- Back approach (posterior). Your surgeon may opt to remove or rearrange bone from the back of your neck, especially if several portions of the channel that houses the cord have narrowed. The operation, called a laminectomy, removes the back part of the bone over the spinal canal through an incision in the back of your neck.Laminoplasty, an alternative to laminectomy, involves cutting and moving pieces of vertebrae to make more room for the spinal cord. Although laminoplasty takes longer, it is less likely to leave the neck unstable.
Risks of surgery
Risks of these procedures include infection, a tear in the membrane that covers the spinal cord at the site of the surgery, bleeding, a blood clot in a leg vein and neurological deterioration. In addition, the surgery may not eliminate all the problems associated with your condition.
Cervical spondylosis is the most common cause of spinal cord dysfunction in older adults. Any compression of the spinal cord requires prompt surgical treatment to avoid permanent disability.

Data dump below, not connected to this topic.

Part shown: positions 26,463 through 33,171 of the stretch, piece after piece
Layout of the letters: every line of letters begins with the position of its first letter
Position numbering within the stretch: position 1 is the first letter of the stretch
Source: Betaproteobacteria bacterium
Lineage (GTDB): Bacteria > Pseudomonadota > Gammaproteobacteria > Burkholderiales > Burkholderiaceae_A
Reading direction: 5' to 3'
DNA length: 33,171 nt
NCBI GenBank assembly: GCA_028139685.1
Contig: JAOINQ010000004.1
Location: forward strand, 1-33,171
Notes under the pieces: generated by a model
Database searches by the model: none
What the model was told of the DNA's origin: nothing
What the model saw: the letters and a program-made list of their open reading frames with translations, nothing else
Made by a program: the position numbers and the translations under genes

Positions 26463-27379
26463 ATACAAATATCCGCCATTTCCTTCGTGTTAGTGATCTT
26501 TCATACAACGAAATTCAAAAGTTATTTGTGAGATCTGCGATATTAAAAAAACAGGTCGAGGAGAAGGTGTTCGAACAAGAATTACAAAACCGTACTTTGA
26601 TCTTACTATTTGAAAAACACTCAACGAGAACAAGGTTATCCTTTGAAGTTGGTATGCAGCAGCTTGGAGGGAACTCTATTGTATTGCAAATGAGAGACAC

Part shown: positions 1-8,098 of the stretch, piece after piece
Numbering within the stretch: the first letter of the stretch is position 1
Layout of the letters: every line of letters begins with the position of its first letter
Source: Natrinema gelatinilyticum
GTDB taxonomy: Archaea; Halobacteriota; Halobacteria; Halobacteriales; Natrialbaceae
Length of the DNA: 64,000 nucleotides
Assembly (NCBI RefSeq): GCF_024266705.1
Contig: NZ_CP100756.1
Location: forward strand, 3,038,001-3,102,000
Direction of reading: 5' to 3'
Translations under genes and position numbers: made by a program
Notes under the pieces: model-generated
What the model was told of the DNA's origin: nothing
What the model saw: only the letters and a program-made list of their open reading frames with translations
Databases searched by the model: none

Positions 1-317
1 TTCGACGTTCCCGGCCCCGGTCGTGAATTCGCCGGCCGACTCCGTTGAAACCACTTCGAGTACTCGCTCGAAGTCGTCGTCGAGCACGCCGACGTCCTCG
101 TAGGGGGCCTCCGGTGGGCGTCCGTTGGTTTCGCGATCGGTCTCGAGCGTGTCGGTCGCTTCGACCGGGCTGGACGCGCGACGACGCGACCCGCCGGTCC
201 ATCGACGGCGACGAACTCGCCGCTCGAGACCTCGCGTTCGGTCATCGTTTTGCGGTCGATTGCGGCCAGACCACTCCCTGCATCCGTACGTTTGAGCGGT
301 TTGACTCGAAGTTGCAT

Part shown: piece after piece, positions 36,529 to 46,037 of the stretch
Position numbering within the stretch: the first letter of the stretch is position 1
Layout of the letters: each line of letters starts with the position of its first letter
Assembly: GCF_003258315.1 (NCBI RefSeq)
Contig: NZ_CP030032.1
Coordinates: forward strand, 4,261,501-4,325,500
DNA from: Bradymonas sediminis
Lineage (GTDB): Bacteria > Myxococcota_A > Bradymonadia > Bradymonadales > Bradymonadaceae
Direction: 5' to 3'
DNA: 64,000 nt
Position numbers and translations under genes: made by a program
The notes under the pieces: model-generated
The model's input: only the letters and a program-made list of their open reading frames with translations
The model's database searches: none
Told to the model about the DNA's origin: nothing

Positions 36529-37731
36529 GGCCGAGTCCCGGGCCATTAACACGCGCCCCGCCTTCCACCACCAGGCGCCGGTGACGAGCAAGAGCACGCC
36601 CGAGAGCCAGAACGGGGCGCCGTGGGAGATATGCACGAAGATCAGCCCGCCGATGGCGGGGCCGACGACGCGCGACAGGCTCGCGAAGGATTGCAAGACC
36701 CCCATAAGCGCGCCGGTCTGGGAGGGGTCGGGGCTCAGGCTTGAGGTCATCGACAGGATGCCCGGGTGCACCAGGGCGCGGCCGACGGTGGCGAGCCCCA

You may not be able to prevent cervical spondylosis. However, you may be able to reduce your risk by:
- Skipping high-impact activities, such as running, if you have any neck pain
- Doing exercises to maintain neck strength, flexibility and range of motion
- Taking breaks when driving, watching TV or working on a computer to keep from holding your head in the same position for long periods
- Practicing good posture, with your neck aligned over your shoulders
- Protecting your neck from injury by using a seat belt when in a car